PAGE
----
Coming back we stopped at a little side show and were rewarded (Page 34) by witnessing a most disgusting display. The show consisted of a brutal looking girl with long artificial canine teeth of bone or ivory projecting over her lower lip, who devoured bits of raw and writhing snake, and of another girl to whom was affixed a dried snake so as to represent a tail.

April 22nd.
I have just been to Yokohama where I learned that the outward bound steamer left on the 4th instead of 1st, bringing her here the 30th instead of the 27th. The mail goes down today. When Frank arrives, by the invitation of the Chargé d’Affairs, we are to take up our quarters while in Yokohama, at the Legation, and as Shepard gives a grand entertainment while we are there I suppose we shall be quite gay.

(Page 35) April 23rd. Evening
Riding this afternoon. Was going at a brisk gallop when suddenly a drunken soldier rushed out of some barracks which we were passing and stopped the horse of my guard who was ahead of me. The guard, who is a fool at best and has only lately come to us, fell behind me, when the soldier endeavoured to catch my bridle. I had a heavy whalebone riding whip in my hand, and cut him across the face with it, inflicting quite a gash. I regretted the necessity of doing it but believe that a few such lessons will produce good results. The only turbulent and insulting people in Yedo now are the soldiers who should be the conservators of order.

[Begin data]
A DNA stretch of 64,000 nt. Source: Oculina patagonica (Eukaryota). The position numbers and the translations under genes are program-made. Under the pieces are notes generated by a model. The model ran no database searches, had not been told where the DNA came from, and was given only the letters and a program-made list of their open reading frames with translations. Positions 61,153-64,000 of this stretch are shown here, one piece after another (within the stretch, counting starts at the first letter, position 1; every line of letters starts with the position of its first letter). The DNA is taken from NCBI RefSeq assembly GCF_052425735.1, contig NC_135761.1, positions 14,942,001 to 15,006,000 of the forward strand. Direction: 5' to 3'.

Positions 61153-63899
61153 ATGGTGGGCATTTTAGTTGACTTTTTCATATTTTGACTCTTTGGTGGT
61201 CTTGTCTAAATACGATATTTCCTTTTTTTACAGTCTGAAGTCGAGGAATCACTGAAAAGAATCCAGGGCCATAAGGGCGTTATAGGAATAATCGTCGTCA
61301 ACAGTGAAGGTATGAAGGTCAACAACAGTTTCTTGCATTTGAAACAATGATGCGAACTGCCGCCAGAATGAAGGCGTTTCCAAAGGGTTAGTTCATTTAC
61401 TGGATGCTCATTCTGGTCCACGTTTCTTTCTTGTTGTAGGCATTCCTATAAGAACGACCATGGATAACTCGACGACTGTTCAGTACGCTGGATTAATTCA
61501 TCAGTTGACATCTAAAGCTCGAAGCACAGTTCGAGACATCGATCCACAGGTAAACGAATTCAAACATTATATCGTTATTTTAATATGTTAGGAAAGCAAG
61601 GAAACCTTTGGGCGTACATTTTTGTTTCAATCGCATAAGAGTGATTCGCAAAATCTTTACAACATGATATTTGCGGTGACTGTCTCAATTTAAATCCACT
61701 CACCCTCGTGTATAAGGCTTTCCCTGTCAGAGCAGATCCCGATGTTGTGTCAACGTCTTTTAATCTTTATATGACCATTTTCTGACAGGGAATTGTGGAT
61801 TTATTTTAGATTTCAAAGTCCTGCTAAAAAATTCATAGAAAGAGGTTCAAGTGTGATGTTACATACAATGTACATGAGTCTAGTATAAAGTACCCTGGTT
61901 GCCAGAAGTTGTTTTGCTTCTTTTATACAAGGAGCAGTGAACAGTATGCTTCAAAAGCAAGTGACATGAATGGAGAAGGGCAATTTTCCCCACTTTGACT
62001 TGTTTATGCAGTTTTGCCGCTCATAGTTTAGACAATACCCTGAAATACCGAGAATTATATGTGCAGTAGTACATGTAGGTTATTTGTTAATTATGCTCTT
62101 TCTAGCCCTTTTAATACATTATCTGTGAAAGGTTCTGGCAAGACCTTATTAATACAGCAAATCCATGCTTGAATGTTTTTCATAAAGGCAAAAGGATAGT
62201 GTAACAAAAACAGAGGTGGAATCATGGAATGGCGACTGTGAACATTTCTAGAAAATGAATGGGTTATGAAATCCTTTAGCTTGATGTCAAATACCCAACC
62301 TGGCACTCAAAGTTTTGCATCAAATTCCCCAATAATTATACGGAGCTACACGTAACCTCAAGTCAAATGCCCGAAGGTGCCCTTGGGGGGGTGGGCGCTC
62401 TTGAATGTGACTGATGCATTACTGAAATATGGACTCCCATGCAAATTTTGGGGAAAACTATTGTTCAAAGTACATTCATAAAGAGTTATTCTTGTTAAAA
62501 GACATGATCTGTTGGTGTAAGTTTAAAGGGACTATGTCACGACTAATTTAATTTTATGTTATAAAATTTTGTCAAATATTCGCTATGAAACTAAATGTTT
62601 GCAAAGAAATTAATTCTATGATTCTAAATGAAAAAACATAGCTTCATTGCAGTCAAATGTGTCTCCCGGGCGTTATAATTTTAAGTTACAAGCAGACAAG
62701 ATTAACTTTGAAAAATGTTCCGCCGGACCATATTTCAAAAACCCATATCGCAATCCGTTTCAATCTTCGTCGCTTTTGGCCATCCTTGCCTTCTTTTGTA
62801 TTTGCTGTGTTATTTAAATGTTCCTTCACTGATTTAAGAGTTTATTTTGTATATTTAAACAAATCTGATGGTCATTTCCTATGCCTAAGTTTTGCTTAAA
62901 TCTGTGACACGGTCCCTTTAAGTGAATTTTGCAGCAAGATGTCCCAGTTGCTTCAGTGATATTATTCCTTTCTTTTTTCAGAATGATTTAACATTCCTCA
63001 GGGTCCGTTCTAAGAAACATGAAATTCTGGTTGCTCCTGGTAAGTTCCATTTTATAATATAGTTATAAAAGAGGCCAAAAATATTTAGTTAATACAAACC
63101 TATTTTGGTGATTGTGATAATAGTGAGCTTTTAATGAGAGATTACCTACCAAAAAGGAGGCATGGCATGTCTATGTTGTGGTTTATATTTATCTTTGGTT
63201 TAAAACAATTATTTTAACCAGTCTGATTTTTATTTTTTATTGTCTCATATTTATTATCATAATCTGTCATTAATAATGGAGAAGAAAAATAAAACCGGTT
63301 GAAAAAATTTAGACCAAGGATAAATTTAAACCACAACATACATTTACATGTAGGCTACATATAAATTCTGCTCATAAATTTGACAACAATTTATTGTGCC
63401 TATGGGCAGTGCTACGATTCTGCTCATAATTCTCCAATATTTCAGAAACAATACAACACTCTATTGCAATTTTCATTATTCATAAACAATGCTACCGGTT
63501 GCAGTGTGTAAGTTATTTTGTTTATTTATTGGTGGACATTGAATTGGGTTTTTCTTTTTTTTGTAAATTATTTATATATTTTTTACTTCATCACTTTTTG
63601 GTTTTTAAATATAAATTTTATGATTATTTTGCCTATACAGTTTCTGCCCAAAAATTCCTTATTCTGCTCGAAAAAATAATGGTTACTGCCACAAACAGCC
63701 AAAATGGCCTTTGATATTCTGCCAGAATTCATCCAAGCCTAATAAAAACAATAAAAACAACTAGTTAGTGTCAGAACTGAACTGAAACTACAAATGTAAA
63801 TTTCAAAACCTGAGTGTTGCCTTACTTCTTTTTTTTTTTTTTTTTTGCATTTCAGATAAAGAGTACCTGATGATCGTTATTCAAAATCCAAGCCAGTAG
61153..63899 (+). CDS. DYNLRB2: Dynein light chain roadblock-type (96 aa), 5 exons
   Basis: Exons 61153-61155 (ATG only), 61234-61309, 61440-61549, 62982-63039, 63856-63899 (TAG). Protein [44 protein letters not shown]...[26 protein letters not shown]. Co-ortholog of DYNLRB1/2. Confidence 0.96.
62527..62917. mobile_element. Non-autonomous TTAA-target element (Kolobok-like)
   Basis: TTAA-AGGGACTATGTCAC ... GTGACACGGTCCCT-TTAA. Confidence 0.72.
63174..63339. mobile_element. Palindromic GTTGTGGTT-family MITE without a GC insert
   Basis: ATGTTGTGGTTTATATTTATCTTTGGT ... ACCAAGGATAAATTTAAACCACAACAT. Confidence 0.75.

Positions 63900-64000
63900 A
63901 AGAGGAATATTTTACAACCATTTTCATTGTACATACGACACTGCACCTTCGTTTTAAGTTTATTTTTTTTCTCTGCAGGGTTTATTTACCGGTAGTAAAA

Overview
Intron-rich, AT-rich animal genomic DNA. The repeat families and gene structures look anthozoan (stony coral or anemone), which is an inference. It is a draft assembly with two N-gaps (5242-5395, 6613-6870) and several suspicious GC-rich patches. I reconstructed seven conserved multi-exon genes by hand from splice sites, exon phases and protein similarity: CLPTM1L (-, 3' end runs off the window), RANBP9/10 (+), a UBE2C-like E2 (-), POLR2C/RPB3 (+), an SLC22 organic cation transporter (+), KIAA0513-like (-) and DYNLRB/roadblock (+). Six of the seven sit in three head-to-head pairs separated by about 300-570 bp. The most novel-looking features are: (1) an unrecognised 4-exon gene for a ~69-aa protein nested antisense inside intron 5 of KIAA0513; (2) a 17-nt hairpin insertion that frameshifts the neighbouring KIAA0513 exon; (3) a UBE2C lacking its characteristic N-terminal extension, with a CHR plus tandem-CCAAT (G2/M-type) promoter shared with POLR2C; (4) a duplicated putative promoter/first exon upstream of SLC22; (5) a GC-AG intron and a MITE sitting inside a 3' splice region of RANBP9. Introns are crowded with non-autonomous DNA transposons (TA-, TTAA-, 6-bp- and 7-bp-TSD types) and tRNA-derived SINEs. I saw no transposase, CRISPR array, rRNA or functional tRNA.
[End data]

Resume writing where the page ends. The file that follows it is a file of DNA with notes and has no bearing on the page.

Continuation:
April 24th. Evening
Called on Antisell and Wilson this evening. Antisell has temporary employment under the Treasury Dept.
Was today waited on by a young man Mr R Honda (Japanese) who in tolerable (Page 36) English that he was the first of several medical students who, in compliance with my long ago made, and often repeated request, are at length to be assigned to me to instruct. With Honda, who is likely to appear quite often in this record, came three Japanese doctors who reported to me for duty. They are men who, as far as they know it, practise modern medicine and are anxious to learn. I have now got somewhat at the ideas they are entertaining of the work in my Dept. at Sappro. I am now preparing estimates and requisitions for the full outfit of a hospital of 200 beds.

April 27th.
Since the 24th we have had steady and tremendous rain. Last night the storm was fearful. I felt glad in the thought that, thanks to the delay in the departure of the steamer, Frank was 600 miles from this iron-bound coast instead of being close to it as she would otherwise have been. Learned today per telegraph the cause of the delay, which is stated to be that the China, shortly after leaving port, had a collision and had to be put back when passengers and freight were exchanged into the Great Republic.
Dined with Jondon tonight. Longfellow, a Capt. Clarke from China, and Heeren were there.

Part 32